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  1. #1
    rrt898's Avatar
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    Virbration All The Time.....

    I have a single place trailer with an Ultra 300 on it. I changed the tires with the rims last year. I had to move the ski to another garage recently and the vibration was bad at all speeds.
    I have searched the forum and mostly it says the tires have flat spots or unbalanced.
    When I put the ski away I had no vibration.
    Could the tires get flat spots that fast?
    How do you balance the trailer rims?
    I changed the tires last summer because of age.

    Should I just buy new tires and rims again??
    Any help would be appreciated.

  2. #2
    Click avatar for tech links/info K447's Avatar
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    How long was it stored before you towed it?

    How far distance and at what speed did you tow?

    What air temperature was it during the tow?

    What maximum air pressure is specified on the tire sidewall? What air pressure was in the tires?

    Trailer tires certainly can take a ‘set’ and develop a temporary flat spot when sitting. When next towed the side wall + tread flexing and the general warming that occurs at highway speeds will allow the flat spot to work itself out and the tire vibration will fade away.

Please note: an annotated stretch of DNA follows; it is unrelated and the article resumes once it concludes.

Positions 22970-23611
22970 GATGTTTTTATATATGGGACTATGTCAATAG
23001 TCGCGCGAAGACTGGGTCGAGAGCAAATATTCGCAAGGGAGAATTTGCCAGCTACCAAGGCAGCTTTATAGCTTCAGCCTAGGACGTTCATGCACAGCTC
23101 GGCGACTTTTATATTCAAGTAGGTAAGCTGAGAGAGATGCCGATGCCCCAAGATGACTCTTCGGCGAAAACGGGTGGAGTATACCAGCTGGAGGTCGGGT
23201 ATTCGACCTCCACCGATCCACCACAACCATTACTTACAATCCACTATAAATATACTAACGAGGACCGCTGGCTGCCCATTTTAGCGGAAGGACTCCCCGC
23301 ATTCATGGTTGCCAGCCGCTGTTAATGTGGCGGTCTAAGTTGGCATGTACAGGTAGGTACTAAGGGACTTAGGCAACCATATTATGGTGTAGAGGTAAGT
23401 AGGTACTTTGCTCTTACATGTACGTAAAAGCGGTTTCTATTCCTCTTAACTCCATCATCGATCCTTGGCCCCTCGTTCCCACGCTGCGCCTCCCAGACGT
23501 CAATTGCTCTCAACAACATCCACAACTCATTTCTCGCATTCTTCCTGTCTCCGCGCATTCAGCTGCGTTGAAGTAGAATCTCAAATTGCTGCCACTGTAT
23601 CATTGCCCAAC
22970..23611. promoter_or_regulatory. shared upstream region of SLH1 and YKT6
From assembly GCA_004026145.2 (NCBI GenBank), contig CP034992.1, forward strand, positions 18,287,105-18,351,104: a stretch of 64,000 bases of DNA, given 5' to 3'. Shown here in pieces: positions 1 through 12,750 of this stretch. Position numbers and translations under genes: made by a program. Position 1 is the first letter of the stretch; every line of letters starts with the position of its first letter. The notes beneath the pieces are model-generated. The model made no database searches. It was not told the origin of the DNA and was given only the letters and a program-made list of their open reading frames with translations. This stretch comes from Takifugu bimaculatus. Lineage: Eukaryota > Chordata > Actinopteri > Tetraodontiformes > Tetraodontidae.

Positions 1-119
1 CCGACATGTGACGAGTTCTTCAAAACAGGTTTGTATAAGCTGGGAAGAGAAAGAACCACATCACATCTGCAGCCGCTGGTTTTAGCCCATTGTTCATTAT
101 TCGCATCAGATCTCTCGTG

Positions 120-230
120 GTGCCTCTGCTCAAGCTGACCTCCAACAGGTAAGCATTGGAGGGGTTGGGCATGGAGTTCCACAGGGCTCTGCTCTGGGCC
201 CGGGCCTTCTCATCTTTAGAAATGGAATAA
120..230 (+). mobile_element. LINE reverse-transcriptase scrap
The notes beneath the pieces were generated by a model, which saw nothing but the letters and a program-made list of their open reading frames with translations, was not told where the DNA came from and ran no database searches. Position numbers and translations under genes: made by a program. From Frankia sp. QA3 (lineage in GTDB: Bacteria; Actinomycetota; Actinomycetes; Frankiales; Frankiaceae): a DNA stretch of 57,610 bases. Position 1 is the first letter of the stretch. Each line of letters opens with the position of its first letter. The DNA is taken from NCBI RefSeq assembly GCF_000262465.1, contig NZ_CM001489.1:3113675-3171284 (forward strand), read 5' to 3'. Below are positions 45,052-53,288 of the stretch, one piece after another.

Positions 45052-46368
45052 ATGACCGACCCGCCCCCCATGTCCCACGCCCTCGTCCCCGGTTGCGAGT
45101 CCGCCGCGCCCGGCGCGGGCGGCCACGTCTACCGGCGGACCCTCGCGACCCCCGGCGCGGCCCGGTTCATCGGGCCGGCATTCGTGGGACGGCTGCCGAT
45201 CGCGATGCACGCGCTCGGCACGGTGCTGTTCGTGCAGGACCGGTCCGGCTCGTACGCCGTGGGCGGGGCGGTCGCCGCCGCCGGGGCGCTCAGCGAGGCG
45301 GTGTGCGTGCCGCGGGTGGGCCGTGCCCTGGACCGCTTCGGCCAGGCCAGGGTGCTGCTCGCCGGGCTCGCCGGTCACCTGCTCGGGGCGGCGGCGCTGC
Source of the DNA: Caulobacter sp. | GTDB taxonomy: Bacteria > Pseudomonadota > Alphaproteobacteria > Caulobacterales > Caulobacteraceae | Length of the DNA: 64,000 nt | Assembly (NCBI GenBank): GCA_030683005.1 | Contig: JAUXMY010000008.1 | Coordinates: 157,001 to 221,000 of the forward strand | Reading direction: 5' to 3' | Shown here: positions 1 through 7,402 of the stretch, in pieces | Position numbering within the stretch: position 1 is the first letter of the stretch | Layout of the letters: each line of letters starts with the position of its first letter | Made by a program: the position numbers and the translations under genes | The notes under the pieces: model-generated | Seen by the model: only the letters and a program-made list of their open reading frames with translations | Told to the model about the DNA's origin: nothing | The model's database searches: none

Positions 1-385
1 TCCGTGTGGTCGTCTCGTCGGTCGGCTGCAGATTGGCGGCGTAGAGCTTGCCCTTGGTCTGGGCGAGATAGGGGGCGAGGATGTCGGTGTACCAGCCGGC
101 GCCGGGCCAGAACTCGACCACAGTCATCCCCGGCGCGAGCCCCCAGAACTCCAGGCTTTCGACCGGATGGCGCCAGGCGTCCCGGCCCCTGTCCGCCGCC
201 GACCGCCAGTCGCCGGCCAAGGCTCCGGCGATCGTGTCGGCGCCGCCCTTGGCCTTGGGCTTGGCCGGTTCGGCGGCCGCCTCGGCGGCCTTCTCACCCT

Cold tire (and air) temperatures will increase the amount of time before the flat spot smooths out. Slow towing will limit the tire heating and extend the duration before the problem goes away.

    Storing the trailer with the tires fully inflated to the maximum sidewall air pressure helps reduce the amount of deformation while parked. A little more than the sidewall max is fine, as tires slowly lose air pressure just sitting there.

  3. #3
    Click avatar for tech links/info K447's Avatar
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    I presume you checked that all the wheel nuts are tight and there is no mechanical problem with the axle, the wheel bearings, etc.
    Last edited by K447; 01-20-2020 at 08:19 PM. Reason: Wheel nuts

  4. #4
    rrt898's Avatar
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    I did check the tire pressure before I moved it. I went about 10 miles with speeds around 45mph. It was very cold out and the garage is not heated. The ski has been sitting since late October. I don't remember ever using the trailer in the winter.
    Yes the the axle, bearings and lugs are fine.
    I never thought about the tires heating up and expanding in the winter.

    I will wait and see in the spring.
    Thanks

  5. #5
    Click avatar for tech links/info K447's Avatar
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    Quote Originally Posted by rrt898 View Post
    I did check the tire pressure before I moved it. ...

    I never thought about the tires heating up and expanding in the winter. ...
    Tires are happiest when they are used frequently. Left parked for long time periods does the tire no favors.